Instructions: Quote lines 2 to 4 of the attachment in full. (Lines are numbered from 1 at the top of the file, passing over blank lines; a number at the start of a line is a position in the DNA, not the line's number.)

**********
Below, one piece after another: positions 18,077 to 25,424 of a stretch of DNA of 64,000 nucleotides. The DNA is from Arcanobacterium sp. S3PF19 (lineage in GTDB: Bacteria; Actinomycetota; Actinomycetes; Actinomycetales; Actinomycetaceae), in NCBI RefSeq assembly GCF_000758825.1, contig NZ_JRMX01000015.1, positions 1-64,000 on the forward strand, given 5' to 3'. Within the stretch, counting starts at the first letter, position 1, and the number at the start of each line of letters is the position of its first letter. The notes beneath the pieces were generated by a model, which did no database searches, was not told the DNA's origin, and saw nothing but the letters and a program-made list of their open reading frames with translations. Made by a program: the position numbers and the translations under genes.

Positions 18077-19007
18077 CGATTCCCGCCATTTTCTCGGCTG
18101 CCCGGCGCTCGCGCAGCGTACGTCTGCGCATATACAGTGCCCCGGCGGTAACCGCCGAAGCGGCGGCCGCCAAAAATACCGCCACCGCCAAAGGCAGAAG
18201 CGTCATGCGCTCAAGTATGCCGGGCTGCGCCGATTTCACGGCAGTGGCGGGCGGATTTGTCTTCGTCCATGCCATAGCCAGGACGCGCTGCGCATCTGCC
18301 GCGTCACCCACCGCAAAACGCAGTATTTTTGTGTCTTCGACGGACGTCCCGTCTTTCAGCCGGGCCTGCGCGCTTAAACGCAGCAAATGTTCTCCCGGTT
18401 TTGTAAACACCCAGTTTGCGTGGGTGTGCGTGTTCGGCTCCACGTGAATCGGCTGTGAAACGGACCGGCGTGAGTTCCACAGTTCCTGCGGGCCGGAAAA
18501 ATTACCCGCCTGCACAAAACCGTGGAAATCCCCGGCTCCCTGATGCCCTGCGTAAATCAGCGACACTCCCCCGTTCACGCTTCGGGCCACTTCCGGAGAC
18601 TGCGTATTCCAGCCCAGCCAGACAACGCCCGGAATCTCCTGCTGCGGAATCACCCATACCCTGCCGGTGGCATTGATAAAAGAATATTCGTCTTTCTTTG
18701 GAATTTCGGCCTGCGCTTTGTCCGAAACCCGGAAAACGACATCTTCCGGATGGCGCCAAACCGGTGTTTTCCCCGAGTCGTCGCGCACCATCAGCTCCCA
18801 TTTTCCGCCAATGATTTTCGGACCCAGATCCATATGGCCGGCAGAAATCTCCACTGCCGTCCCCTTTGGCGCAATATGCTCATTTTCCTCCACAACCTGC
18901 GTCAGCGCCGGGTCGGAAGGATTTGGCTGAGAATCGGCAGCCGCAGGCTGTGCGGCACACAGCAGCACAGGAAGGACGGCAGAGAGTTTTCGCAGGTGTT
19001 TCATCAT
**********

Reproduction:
Positions 18077-19007
18077 CGATTCCCGCCATTTTCTCGGCTG
18101 CCCGGCGCTCGCGCAGCGTACGTCTGCGCATATACAGTGCCCCGGCGGTAACCGCCGAAGCGGCGGCCGCCAAAAATACCGCCACCGCCAAAGGCAGAAG